At the age of 93, still living completely on her own, Grandma began to notice some back pain. To her, and the rest of the family’s dismay, the doctor informed her she had broken her back. She hadn’t fallen. There had been no injury. Grandma, who was otherwise healthy, never even complained of a headache; she was simply getting frailer.
The immediate focus was on Grandma’s care, making sure her needs were met, she was comfortable and her back had time to heal. “Our family took a vote: have her go to a nursing home or have everyone pitch in so she didn’t have to leave her home,” said her youngest daughter, Debra, affectionately known as Nana.
Grandma’s children voted to have her stay in her home. Nana created a 24 hour, seven days a week calendar, scheduling Grandma’s family based on the days/times they were available to stay with her. Some gave more time than others, but Grandma’s large family pulled together and everyone pitched in.
For approximately eight, or so, weeks, Grandma was never alone, not one night. She had someone with her 24 hours a day. Someone prepared all of her meals, did her laundry, cleaned her house, visited and offered her companionship, took her to her doctor and other appointments, brought her groceries in and other necessities and my cousin (Bless you, Amy) bathed and groomed her. Grandma recovered from her broken back, never left the comfort of her home, all the while receiving one-on-one care and attention.
This type of care is often referred to as respite (res-pit) care, loosely translating to a time of rest. Respite care can be provided for an individual who may be struggling with the complications of an illness or injury, is aging and or declining in health, or even for a disabled adult, all of whom may not have family or loved ones near-by. Or actually, quite the opposite—they may rely heavily on the care of a family member or loved one—however the family member or loved one may have needs of their own, e.g., a job, health issues, appointments, others who rely on them, burn-out and fatigue and may simply need an opportunity to recharge.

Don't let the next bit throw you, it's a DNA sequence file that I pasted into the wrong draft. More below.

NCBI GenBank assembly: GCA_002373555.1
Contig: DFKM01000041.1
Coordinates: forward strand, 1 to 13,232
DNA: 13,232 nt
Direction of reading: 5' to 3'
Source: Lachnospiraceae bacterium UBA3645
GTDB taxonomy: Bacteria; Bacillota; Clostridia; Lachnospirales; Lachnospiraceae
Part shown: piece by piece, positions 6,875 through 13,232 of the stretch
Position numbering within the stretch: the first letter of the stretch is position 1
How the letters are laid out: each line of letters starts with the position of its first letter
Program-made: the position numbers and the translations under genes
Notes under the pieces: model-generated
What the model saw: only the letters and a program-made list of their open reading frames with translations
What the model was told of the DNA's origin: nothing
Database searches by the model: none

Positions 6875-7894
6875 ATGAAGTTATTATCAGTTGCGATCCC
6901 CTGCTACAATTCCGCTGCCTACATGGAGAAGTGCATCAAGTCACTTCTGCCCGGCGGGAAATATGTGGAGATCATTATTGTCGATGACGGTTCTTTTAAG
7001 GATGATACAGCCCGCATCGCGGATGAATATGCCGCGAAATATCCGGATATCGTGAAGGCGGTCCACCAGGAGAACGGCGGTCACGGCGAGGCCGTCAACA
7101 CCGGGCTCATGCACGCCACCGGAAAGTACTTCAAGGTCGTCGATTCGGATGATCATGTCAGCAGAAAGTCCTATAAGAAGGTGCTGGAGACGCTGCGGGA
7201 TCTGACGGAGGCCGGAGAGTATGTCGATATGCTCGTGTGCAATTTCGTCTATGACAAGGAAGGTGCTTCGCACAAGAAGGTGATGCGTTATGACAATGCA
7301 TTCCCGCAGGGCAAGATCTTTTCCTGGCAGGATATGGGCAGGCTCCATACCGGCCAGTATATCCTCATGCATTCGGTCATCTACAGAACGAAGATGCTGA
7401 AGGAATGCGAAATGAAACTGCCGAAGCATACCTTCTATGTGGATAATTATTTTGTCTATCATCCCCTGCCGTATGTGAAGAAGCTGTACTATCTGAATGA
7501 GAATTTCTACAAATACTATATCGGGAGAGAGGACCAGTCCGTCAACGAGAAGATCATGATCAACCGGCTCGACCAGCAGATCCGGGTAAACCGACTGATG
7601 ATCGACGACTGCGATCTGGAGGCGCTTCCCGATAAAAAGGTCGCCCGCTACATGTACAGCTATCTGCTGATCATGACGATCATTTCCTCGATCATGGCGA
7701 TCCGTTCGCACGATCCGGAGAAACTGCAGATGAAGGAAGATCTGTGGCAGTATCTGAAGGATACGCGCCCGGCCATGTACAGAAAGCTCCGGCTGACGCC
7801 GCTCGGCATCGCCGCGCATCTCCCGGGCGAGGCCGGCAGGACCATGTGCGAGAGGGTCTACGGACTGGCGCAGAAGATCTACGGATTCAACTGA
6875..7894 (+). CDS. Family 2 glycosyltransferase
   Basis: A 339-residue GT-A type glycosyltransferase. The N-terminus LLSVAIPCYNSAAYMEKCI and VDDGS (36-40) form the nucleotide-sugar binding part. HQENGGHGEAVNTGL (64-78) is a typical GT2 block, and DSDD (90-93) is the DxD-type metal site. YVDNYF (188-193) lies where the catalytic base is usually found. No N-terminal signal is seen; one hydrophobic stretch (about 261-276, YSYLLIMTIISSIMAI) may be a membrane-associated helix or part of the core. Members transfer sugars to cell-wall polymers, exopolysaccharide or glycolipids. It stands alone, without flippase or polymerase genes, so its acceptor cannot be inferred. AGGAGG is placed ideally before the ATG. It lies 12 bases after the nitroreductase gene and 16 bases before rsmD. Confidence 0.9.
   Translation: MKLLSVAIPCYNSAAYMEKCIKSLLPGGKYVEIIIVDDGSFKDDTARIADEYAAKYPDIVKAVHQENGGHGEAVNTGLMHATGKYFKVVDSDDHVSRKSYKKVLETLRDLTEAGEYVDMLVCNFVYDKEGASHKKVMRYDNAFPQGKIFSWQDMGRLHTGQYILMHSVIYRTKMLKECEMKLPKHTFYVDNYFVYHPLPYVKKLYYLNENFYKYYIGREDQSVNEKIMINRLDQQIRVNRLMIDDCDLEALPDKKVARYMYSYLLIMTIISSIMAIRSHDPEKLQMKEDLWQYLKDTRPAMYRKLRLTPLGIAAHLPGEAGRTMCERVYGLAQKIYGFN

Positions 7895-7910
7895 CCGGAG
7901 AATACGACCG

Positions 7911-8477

Most credible respite companies charge anywhere from $15 to $40 per hour, depending on the U.S. location. They offer care providers who have been pre-screened and pre-qualified (drug screened, background checked and have on-going training). They offer full support to their clients and families.
Their services may vary but are similar to Grandma’s care while her large family took care of her while her broken back healed: they offer clients and family members anywhere from two to three hours per week all the way to overnight services, 24 hours a day, seven days a week.
Clients can receive in-home, one-on-one care and companionship, including: meal preparation, light housekeeping, personal grooming, errands and extra activities and appointments outside the home.
There are some instances when an individual may qualify for Medicaid to pay for respite care, or long term care in their home, rather than to seek care in an institution or nursing home. For more information, check with your preferred respite company or your local Area Agency on Aging Office.
Respite care is thought to be temporary; although, more and more people, faced with the idea of leaving their home, or a spouse taking care of the other spouse by him or herself, while their children are in far-away states, is becoming the new long term, in-home care.
The average monthly cost of a nursing home in the U.S. is $7,148 for a semi-private room to $8,121 for a private room (Genworth’s 2017 Cost of Care Survey). Respite care, available 24 hours a day, seven days a week would prove to be more costly; however, each client and family would need to sit down and weigh-out the pros and cons as they are applicable to them and their situation.
Not everyone has seven children, nearly thirty grandchildren and as many great grandchildren, all within the same city; it worked out for Grandma.
“Yes, I’m proud of the fact that everyone was willing to help. Our family may disagree on a lot of things, but we come together when it counts,” said my Aunt Debra or Nana.
Gina (Paradiso) Cathcart is the director of Carecorner, Ltd., Colorado Respite Care. She is a healthcare educator, passionate about service to others and quality patient care. She can be reached at firstname.lastname@example.org